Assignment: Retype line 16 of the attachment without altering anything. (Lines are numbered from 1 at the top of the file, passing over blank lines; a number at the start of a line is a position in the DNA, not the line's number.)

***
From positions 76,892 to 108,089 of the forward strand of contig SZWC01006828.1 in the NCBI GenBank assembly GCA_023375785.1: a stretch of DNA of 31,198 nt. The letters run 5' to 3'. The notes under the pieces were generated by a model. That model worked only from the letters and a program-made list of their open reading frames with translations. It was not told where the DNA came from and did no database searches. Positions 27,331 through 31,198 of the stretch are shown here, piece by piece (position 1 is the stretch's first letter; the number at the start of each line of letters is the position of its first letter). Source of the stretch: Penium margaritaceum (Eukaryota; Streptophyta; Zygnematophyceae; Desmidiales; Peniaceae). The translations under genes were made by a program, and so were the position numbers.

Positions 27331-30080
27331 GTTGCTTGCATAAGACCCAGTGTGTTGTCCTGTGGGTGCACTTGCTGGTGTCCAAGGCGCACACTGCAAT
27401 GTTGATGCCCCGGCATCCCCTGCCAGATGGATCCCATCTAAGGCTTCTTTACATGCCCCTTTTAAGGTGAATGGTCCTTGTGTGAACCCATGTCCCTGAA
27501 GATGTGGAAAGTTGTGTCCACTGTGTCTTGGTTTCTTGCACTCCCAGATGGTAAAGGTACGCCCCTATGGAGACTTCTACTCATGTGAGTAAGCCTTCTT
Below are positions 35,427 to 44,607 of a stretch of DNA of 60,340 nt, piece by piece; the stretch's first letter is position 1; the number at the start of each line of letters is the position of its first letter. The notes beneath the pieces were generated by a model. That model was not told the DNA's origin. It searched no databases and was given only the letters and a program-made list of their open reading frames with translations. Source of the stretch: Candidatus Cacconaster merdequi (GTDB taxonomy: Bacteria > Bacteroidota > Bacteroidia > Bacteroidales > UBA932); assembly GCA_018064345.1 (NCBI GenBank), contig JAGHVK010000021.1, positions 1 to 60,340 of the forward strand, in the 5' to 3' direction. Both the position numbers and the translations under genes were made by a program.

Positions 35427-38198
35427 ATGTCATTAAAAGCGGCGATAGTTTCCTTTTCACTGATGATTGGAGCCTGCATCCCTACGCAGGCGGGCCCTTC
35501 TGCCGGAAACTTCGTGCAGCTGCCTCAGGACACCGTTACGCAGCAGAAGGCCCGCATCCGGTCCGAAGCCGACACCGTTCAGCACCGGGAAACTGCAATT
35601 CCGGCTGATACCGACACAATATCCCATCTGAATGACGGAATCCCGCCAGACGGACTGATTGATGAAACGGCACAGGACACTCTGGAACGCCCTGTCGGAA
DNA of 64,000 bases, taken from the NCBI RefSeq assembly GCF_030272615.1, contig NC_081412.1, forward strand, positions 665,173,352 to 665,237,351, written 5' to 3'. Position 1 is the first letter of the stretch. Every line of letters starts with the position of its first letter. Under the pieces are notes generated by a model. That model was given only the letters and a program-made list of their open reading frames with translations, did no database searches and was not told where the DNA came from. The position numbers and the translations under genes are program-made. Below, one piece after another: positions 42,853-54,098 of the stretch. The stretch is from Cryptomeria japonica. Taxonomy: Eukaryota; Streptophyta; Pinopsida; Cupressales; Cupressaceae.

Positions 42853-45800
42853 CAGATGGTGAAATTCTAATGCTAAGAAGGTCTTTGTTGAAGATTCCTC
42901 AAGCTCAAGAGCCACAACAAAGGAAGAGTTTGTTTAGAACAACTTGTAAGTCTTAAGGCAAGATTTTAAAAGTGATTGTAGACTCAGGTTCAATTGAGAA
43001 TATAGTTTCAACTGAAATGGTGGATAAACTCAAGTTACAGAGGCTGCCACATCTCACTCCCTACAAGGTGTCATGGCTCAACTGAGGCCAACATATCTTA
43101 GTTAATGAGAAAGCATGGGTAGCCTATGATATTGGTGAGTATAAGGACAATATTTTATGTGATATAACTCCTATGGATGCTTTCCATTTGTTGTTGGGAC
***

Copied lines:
43101 GTTAATGAGAAAGCATGGGTAGCCTATGATATTGGTGAGTATAAGGACAATATTTTATGTGATATAACTCCTATGGATGCTTTCCATTTGTTGTTGGGAC